With the now widespread availability of natural products on the internet and even in local Target stores, it’s very easy to get in the habit of crowding bathroom shelves with commercial, store-bought products. I can remember a time when just plain old Shea butter was the moisturizing staple of choice.
Shea butter was one of my staples, and really still is but now it’s mixed in the various products that I use. But just ‘plain old’ Shea butter can be used on your hair and body, and for those who don’t particuarly like the smell, it can be easily mixed with scent as well.
Shea butter originates from the Karite Nut tree, also called the Mangifolia tree, found in the semi-arid savannahs of West and Central Africa. The Karite Nut tree, also called the “tee of life” can live for 300 years and almost all parts of the tree have some practical use. The bark is an ingredient in traditional medicines against certain childhood illnesses and minor scrapes and cuts. The shell of the nuts can repel mosquitoes.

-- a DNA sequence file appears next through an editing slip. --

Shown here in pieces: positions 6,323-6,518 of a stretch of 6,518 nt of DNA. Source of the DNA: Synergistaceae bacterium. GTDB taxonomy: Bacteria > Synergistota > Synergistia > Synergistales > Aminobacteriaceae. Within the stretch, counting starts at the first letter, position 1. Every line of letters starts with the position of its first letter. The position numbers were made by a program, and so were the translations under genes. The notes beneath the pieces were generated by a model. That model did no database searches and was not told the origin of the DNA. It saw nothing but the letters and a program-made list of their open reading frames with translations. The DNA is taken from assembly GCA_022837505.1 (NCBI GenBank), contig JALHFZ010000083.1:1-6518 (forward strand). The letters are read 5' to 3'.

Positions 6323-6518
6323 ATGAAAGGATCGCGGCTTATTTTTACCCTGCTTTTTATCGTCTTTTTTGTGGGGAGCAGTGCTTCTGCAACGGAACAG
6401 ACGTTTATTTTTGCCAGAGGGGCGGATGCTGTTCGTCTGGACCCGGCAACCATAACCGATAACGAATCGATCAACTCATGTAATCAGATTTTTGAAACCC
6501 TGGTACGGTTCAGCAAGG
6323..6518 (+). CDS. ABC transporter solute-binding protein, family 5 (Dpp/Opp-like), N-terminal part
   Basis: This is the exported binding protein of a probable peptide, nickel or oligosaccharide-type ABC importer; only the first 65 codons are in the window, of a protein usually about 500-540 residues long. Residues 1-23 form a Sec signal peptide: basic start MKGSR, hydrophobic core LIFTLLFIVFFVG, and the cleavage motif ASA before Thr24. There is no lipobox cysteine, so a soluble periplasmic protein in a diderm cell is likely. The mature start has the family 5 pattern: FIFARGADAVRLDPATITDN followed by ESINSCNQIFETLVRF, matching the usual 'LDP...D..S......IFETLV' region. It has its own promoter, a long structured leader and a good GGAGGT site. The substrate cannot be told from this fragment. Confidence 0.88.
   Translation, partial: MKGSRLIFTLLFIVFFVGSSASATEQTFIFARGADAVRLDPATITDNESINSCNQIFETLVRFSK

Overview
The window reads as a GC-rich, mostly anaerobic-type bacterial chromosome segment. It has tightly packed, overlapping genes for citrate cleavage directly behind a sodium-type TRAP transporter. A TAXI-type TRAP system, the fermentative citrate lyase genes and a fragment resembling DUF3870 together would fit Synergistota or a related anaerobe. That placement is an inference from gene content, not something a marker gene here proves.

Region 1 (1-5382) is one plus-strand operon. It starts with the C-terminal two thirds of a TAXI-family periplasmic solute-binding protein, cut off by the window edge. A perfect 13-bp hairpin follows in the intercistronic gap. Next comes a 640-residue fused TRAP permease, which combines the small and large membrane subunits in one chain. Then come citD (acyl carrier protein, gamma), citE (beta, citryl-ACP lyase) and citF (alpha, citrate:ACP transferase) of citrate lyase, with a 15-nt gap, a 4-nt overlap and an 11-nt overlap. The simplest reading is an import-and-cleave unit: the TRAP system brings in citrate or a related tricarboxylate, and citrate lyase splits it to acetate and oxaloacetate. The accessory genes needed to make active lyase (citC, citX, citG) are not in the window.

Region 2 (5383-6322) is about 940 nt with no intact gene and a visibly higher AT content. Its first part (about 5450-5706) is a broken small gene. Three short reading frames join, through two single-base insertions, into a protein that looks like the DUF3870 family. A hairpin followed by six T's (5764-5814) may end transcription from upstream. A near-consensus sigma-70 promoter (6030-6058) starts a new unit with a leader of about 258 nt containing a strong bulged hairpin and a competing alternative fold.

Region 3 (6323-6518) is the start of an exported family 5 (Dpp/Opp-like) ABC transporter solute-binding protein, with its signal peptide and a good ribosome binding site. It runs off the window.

The fruity part of the nut, when crushed, results in a vegetable oil that can be used in soap-making, cooking, and skin and hair care. The oil extracted has a relatively high melting point and is used in rural areas in the making of foods, traditional drugs and cosmetics. Shea is mainly exported as smoked kernels and can be used as an extender in chocolate as its properties are similar to cocoa butter.
Although in the last few years, Shea butter has become popular in the US, it has been used by the women of West Africa for centuries. Shea butter can also help to protect the skin against the damaging effects of the sun, while repairing cellular degeneration. It contains vitamins A and E, and has demonstrated both antimicrobial (kills or inhibits the growth of microorganisms such as bacteria, fungi, or protozoa), and anti-inflammatory properties.
In most parts of West Africa, destruction of the Shea tree is prohibited because the nut provides a valuable source of food, medicine, and income for the population. In fact, Shea butter is sometimes referred to as “women’s gold” in Africa, because so many women are employed in the production of Shea butter.
Shea butter may also help treat skin problems such as eczema and psoriasis; however, keep in mind that you should always consult a physician or dermatologist about serious or persistent skin problems. Shea butter is not recommended for people with nut or latex allergies.
As the many moisturizing hair/body products that I have purchased over the last few months run down, I am going to make a commitment to go back to basics and replace them with good old Shea butter, then I’ll have tons more room on my bathroom shelves as well as more money in my pocket.